If the US devalues it's dollar (which is likely) it will hit savers but it will clobber the foreign investors that have fled to the dollar as a safe haven. When it does the manufacturing base will have a much more solid business case to produce while foreign imports get much more expensive. And when the overwhelming majority of your debt is in a currentcy you control the printing press for it makes for a fairly easy solution to killing two birds with one stone. (I like to refer to it as the "bring a couple trillion dollars in a suitcase next state trip to China" solution.)

#39 taxi

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Posted 25 July 2012 - 04:06 PM

Actually the US consumer at one time was at around our level of 160% of income but they are now closer to 100%. Still not good being a year's wages in the hole but it's a step in the right direction.

If the US devalues it's dollar (which is likely) it will hit savers but it will clobber the foreign investors that have fled to the dollar as a safe haven. When it does the manufacturing base will have a much more solid business case to produce while foreign imports get much more expensive. And when the overwhelming majority of your debt is in a currentcy you control the printing press for it makes for a fairly easy solution to killing two birds with one stone. (I like to refer to it as the "bring a couple trillion dollars in a suitcase next state trip to China" solution.)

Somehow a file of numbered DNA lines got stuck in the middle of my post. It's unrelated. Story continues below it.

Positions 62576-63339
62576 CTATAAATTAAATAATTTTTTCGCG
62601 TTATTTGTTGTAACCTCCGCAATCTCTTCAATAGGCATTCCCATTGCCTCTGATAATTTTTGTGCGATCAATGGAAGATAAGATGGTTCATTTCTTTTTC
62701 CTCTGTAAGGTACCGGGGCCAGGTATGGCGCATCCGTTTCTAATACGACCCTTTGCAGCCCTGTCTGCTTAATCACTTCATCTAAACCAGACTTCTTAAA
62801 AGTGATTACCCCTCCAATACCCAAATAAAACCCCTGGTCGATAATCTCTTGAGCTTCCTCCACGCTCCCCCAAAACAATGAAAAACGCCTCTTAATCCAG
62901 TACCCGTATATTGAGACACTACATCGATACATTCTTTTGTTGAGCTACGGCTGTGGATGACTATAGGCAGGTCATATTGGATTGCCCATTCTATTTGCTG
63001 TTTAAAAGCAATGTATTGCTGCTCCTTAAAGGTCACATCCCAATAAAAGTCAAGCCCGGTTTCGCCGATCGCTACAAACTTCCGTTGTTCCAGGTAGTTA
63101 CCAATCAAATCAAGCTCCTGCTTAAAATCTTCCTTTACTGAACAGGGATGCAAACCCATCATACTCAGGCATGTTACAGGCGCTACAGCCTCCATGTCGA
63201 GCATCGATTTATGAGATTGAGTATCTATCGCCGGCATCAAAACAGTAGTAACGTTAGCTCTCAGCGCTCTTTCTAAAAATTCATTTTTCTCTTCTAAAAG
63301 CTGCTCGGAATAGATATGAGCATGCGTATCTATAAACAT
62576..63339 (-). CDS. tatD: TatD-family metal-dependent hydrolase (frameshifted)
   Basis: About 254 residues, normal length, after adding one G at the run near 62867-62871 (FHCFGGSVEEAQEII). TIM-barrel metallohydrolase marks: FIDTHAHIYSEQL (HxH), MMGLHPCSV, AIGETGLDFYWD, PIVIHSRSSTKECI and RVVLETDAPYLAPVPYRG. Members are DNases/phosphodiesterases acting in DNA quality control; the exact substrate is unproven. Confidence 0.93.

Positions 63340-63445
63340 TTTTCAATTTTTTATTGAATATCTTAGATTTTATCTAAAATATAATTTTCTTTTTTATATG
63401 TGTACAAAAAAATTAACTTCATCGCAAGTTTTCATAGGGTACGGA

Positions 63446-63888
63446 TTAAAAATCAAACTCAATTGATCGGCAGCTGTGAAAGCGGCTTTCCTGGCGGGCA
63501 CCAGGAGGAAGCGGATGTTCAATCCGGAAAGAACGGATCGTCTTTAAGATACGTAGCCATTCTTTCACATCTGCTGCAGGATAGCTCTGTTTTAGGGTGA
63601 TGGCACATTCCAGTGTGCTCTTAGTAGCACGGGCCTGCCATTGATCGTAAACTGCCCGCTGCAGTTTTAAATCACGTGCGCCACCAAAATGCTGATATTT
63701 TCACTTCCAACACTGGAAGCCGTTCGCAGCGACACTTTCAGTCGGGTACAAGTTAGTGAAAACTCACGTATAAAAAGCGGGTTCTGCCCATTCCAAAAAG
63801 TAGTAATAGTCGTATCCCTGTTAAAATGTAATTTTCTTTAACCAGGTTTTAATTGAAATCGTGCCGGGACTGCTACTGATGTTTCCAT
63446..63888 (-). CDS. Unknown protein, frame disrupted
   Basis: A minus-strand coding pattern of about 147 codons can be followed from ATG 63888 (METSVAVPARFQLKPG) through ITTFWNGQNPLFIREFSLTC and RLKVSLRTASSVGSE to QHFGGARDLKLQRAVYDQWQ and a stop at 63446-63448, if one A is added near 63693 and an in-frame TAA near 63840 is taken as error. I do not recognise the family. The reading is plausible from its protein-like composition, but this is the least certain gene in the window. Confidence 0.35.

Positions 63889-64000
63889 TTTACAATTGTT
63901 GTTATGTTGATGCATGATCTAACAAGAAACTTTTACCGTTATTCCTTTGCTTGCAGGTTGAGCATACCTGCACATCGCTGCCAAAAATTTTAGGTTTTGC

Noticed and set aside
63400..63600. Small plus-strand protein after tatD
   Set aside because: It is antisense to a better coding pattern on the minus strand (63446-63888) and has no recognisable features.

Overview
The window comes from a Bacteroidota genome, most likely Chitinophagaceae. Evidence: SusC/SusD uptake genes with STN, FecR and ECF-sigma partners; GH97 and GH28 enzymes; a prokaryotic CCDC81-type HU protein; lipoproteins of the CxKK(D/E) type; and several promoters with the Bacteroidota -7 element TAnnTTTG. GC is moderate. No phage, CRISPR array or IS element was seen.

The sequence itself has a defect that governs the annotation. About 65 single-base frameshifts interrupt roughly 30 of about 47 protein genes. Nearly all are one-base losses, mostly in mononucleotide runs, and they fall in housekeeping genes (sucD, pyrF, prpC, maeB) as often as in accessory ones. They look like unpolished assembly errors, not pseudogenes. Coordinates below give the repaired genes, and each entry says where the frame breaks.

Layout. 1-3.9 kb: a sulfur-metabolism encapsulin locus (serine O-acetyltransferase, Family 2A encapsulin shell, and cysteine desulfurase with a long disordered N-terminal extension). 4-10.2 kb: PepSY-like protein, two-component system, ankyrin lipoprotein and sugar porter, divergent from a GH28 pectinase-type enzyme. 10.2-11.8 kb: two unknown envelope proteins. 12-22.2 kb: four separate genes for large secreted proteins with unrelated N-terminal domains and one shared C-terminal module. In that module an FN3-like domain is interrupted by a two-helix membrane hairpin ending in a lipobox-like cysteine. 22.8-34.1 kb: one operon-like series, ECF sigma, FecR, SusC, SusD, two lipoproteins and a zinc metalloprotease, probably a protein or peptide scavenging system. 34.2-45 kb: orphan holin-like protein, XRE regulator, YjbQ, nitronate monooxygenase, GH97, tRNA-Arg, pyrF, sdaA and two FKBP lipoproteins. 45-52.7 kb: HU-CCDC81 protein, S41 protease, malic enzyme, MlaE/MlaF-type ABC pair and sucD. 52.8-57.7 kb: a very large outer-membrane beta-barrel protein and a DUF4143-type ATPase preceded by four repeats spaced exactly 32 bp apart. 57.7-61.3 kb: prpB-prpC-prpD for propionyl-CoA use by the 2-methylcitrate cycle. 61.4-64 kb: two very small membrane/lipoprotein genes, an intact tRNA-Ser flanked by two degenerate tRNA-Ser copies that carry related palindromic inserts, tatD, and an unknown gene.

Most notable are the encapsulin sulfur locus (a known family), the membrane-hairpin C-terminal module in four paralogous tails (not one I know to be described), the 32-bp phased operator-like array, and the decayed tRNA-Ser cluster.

Shhh....

This thread isn't for actual economic analysis, it's to gloat about the USA getting what's good for them....which would be so good for Canada...right?

#40 Electro Rock

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Posted 25 July 2012 - 04:18 PM